NASA’s DART mission hits asteroid Dimorphos in defence test
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The largest potentially hazardous asteroid to be identified in eight years has been detected by researchers. Experts at the Cerro Tololo Inter-American Observatory in Chile have dubbed it “2022 AP7”. It is a space rock which is a 0.9 mile (1.5 kilometre) wide behemoth whose orbit presently lies within those of the Earth and Venus, but could one day end up in Earth’s path. The team have also detected two other near-Earth asteroids — “2021 PH27”, which is over 0.6 miles (1 kilometre) across, and “2021 LJ4”, which is around 0.3 miles (0.5 kilometres) in diameter. The former is of particular interest to astronomers, as it is the closest known asteroid to the sun — meaning that its surface is hot enough to melt lead and it experiences the most extreme gravitational effects of any object in the solar system.
Both of these objects, however, are following orbital paths that will keep them safely inside that of Earth’s orbit, and so are in no present danger of colliding with us. Paper author and astronomer Dr Scott Sheppard of the Carnegie Institution for Science in Washington, D.C. said: “Our twilight survey is scouring the area within the orbits of Earth and Venus for asteroids.
“So far, we have found two large near-Earth asteroids that are about one kilometre across, a size that we call ‘planet killers’.
“There are likely only a few near-Earth asteroids with similar sizes left to find, and these large undiscovered asteroids likely have orbits that keep them interior to the orbits of Earth and Venus most of the time.
“Only about 25 asteroids with orbits completely within Earth’s orbit have been discovered to date because of the difficulty of observing near the glare of the Sun.”
To make their observations, Dr Sheppard and his colleagues took advantage of the more favourable viewing conditions available during twilight.
This still only gave them two brief, 10-minute-long windows each night to survey the inner solar system — and they still had to deal with a bright background sky resulting from the sun’s glare.
On top of this, the fact that such observations are taken very near to the horizon meant that the astronomers also had to contend with looking through a thick slice of Earth’s atmosphere, a situation which can blur and distort observations.
They were able to overcome these challenges thanks to the Dark Energy Camera (DECam) instrument on the Cerro Tololo Inter-American Observatory’s four-metre Víctor M. Blanco Telescope — a state-of-the-art, wide-field charge-coupled device that can capture images of large areas of the sky with great sensitivity.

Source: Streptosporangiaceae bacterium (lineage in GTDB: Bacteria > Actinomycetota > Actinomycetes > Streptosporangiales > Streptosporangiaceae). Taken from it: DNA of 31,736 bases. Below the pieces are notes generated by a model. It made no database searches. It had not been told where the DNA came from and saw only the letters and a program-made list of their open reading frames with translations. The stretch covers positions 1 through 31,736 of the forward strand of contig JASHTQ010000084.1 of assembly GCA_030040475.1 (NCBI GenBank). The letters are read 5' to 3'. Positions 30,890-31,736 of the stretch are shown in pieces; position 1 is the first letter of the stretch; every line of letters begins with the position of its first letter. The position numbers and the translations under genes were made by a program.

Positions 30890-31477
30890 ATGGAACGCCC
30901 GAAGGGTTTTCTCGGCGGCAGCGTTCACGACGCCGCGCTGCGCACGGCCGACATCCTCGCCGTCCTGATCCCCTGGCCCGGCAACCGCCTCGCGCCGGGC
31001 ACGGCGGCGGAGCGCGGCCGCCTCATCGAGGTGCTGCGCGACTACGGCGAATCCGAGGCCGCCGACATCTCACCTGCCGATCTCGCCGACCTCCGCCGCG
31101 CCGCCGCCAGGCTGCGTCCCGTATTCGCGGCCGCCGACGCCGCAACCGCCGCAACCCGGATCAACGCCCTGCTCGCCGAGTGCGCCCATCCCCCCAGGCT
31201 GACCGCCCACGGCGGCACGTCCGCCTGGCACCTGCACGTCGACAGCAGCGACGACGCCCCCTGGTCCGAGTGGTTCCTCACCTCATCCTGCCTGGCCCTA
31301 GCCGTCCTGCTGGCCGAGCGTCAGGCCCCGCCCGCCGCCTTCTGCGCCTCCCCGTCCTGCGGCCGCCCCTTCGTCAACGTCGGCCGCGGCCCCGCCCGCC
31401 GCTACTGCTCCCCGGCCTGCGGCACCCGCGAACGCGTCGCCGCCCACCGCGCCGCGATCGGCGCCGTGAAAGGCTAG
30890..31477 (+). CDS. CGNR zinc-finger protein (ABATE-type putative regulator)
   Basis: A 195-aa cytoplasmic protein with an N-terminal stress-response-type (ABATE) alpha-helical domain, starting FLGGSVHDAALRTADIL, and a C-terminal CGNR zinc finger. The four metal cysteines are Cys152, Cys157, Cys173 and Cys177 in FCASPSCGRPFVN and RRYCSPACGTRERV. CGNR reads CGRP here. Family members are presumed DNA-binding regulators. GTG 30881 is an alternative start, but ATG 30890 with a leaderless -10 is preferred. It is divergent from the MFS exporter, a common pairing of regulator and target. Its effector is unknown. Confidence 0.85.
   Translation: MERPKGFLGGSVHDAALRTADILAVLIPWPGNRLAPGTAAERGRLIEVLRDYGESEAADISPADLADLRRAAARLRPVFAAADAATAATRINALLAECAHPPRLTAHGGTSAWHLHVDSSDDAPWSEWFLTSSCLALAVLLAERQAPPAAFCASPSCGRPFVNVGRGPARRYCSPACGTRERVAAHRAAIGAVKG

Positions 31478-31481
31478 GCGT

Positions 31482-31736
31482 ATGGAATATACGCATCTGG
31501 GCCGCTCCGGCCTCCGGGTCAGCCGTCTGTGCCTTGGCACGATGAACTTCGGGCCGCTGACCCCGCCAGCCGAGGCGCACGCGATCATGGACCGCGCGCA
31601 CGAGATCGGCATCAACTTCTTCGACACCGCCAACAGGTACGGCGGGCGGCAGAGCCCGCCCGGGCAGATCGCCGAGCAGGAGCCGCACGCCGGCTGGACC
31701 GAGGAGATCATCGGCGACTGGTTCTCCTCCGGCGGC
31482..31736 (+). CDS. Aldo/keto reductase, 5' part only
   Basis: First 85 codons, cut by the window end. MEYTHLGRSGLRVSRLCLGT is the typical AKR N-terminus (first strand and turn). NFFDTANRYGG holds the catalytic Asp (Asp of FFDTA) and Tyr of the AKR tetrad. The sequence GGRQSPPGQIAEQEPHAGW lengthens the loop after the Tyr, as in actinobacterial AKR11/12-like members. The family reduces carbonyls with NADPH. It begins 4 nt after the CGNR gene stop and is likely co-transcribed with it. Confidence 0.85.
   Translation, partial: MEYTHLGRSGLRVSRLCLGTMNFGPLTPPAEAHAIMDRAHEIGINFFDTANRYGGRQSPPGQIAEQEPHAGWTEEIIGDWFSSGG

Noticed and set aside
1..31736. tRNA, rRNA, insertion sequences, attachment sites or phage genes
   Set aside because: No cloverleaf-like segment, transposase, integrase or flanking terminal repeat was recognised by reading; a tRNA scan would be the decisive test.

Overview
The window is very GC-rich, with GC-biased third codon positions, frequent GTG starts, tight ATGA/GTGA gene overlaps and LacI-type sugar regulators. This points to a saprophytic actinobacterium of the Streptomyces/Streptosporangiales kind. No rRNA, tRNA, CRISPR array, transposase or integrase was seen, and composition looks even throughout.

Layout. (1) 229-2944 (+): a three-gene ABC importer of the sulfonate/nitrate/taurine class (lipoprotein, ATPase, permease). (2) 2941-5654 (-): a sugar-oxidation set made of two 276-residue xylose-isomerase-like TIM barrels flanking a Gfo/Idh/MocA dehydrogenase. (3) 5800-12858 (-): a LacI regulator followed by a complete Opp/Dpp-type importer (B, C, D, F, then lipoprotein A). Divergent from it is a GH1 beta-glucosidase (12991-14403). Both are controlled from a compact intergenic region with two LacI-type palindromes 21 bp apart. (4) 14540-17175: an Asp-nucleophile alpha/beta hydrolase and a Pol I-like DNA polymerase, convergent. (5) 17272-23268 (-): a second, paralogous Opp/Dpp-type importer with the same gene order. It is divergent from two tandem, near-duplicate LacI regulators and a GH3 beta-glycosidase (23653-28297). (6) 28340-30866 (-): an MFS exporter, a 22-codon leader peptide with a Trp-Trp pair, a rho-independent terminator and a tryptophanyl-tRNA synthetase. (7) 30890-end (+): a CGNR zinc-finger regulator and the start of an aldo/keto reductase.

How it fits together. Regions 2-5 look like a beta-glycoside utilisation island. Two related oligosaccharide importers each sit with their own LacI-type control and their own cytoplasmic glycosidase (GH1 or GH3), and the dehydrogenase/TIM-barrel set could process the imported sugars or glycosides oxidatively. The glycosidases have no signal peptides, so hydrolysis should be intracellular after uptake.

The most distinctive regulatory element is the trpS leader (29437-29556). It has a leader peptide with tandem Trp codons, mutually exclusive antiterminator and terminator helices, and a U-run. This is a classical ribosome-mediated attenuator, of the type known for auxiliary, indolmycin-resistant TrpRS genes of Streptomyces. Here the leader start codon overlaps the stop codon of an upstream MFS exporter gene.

At the same time, DECam can also provide so-called “deep” observations which are able to pick up on extremely faint objects.Both are invaluable, the team said, when hunting for asteroids inside of Earth’s orbit.
Dr Sheppard explained: “Large areas of sky are required because the inner asteroids are rare, and deep images are needed because asteroids are faint and you are fighting the bright twilight sky near the Sun as well as the distorting effect of Earth’s atmosphere.DECam can cover large areas of sky to depths not achievable on smaller telescopes, allowing us to go deeper, cover more sky, and probe the inner Solar System in ways never done before.”
According to the team — alongside detecting potentially hazardous asteroids — the study is also important for advancing our understanding of the distribution of small bodies in the Solar System.
At present, they explained, because such objects are easier to detect out in wide orbits, they tend to dominate current theoretical models of the solar system’s asteroid population.
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Furthermore, detecting near-Earth asteroids can also help shine a light on how asteroid are transported throughout the inner Solar System, as well as how gravitational interactions with other bodies and solar radiation can lead to their fragmentation.
Dr Sheppard added: “Our DECam survey is one of the largest and most sensitive searches ever performed for objects within Earth’s orbit and near to Venus’s orbit.
“This is a unique chance to understand what types of objects are lurking in the inner Solar System.”
DECam was originally built as the result of a collaboration between the US Department of Energy and the US National Science Foundation.
National Science Foundation Program Director Chris Davis said: “After ten years of remarkable service, DECam continues to yield important scientific discoveries while at the same time contributing to planetary defence, a crucial service that benefits all humanity.”
The full findings of the study were published in The Astronomical Journal.
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